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151 Cardiac Myosin-Binding Protein C is a Novel Marker of Myocardial Injury and Fibrosis in Patients with Aortic Stenosis
  1. Atul Anand1,
  2. Calvin Chin2,
  3. Anoop Shah2,
  4. Jacek Kwieciński3,
  5. Alex Vesey2,
  6. Joanna Cowell4,
  7. Ekkehard Weber5,
  8. Thomas Kaier6,
  9. David Newby7,
  10. Marc Dweck7,
  11. Michael Marber6,
  12. Nicholas Mills7
  1. 1University of Edinburgh, BHF Centre for Cardiovascular Science
  2. 2University of Edinburgh
  3. 3University of Edinburgh and Poznan University of Medical Sciences
  4. 4Department of Geriatric Medicine, NHS Lothian
  5. 5Institute of Physiological Chemistry, Martin Luther University Halle-Wittenberg
  6. 6King’s College London BHF Centre
  7. 7BHF Centre for Cardiovascular Science, University of Edinburgh

Abstract

Background Cardiac myosin binding protein C (cMyC) is an abundant sarcomeric protein and a novel highly specific marker of myocardial injury. Given myocyte death characterises the transition from hypertrophy to replacement myocardial fibrosis in advanced aortic stenosis, we hypothesised that serum cMyC concentrations would be associated with cardiac structure and outcomes in patients with aortic stenosis.

Methods cMyC was measured in two cohorts: a mechanism cohort of patients with aortic stenosis (n = 161) and healthy controls (n = 46) who underwent cardiac magnetic resonance imaging, and an outcomes cohort with aortic stenosis (n = 104) followed for a median of 11.3 years. Tru cut myocardial biopsies were obtained from 10 patients in the mechanism cohort who underwent aortic valve replacement. These samples underwent staining and analysis for myocyte death.

Results In the mechanism cohort, cMyC concentration correlated with left ventricular mass (r = 0.59, 95% CI 0.47–0.68, p < 0.0001), fibrosis volume (r = 0.57, 95% CI 0.45–0.67, p < 0.0001) and extracellular volume (r = 0.28, 95% CI 0.12–0.42, p = 0.0004) in patients with aortic stenosis but not in controls (Figure 1). In those with late gadolinium enhancement (LGE), cMyC was higher (32 [21–56] ng/L vs 17 [12–24] ng/L without LGE, p < 0.001). cMyC was unrelated to aortic transvalvular gradient or objective assessment of coronary disease. Unadjusted Cox proportional hazards analysis in the outcomes cohort showed greater all-cause mortality (HR 1.53 per doubling of cMyC, 95% CI 1.13–2.06, p = 0.006). In exploratory analyses, a relationship was observed between cMyC and the rate of myocyte death (expressed as the sum of apoptosis, oncosis and autophagy counts) in biopsy samples (r = 0.67, 95% CI 0.08–0.92, p = 0.03). Clear differences were observed in staining patterns for oncosis and autophagy between subjects with low and high cMyC concentrations (Figure 2).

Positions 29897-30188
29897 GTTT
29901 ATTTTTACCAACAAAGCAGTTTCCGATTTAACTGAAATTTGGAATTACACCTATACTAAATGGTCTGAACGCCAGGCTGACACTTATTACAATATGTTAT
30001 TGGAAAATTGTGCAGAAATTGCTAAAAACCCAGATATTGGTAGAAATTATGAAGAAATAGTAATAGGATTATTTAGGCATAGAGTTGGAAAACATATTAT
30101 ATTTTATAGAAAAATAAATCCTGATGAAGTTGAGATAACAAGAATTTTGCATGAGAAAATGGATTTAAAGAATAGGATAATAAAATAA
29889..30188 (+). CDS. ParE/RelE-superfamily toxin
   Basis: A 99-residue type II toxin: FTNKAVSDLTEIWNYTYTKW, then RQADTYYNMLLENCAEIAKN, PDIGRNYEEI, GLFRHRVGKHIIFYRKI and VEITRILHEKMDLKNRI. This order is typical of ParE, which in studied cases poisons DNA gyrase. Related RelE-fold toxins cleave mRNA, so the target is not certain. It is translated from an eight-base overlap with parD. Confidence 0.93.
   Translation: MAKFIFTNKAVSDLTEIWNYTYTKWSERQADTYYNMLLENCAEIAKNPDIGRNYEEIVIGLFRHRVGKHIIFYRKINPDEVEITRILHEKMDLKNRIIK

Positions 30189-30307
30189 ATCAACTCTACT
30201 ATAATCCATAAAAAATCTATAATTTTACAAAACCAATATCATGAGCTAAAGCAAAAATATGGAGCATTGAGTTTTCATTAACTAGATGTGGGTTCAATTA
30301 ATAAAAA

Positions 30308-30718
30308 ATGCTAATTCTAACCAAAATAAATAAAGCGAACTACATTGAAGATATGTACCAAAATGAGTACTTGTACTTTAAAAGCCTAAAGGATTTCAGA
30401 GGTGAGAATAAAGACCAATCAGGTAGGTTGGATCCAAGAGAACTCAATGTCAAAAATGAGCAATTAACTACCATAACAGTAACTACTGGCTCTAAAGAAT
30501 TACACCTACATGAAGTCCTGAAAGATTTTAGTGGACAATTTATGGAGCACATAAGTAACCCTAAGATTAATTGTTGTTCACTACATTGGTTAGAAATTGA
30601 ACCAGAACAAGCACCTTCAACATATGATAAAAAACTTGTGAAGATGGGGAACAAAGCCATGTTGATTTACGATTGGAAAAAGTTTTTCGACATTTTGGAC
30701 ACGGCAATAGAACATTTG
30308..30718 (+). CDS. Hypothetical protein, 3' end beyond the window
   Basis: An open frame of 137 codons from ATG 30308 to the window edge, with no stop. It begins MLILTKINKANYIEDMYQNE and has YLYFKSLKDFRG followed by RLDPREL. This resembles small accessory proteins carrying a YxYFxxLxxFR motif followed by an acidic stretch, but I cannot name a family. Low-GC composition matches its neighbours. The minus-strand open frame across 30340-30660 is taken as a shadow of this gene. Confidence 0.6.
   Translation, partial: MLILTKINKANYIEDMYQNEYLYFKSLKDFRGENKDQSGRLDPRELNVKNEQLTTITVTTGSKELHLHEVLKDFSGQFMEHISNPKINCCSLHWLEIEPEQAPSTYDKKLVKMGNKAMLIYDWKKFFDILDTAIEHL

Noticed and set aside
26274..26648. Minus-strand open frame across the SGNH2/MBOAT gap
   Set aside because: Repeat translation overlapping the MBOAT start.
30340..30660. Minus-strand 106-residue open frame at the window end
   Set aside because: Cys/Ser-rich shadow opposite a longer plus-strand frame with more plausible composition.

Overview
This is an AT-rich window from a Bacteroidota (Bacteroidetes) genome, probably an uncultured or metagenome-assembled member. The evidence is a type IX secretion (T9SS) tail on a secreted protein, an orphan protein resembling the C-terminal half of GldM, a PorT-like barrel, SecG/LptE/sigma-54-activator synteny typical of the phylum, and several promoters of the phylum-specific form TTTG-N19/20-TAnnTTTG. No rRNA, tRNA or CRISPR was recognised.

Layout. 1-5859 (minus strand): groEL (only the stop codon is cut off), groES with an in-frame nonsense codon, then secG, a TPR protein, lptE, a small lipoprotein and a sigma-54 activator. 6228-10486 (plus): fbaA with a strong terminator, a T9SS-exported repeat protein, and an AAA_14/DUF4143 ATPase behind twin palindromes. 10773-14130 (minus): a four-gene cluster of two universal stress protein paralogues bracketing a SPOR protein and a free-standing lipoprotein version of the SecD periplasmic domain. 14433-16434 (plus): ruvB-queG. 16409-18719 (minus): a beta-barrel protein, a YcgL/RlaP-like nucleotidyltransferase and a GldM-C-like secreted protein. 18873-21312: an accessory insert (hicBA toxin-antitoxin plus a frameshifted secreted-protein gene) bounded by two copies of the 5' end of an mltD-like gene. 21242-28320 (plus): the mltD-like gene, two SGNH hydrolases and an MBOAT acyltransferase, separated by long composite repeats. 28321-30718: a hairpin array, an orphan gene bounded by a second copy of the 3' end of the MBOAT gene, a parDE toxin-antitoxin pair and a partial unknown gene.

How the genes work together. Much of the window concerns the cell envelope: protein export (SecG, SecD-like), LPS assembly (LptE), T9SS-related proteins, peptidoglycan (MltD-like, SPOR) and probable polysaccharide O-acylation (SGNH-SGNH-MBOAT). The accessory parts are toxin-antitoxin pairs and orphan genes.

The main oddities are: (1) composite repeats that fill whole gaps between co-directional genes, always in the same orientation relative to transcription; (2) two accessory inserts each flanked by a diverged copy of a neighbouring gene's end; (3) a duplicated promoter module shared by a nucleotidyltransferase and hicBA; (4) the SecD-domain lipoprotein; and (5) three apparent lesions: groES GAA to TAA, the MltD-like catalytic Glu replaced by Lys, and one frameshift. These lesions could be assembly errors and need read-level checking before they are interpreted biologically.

Conclusion Serum cMyC concentration is associated with myocardial hypertrophy, fibrosis and an increased risk of mortality in aortic stenosis. The quantification of serum sarcomeric protein concentrations have major potential to provide objective measures of disease progression and to guide clinical decisions in patients with aortic stenosis.

Abstract 151 Figure 1

Linear regression correlation of cMyC with indexed LV mass and fibrosis volume in aortic stenosis

Abstract 151 Figure 2

Oncosis and autophagy in biopsy samples from patients with low and high cMyC concentrations, visualised using a 3,3’-diaminobenzidine staining. Plot shows correlation between cMyC and total myocyte death rate acros 10 patients tested

  • myosin binding protein C
  • aortic stenosis
  • biomarkers

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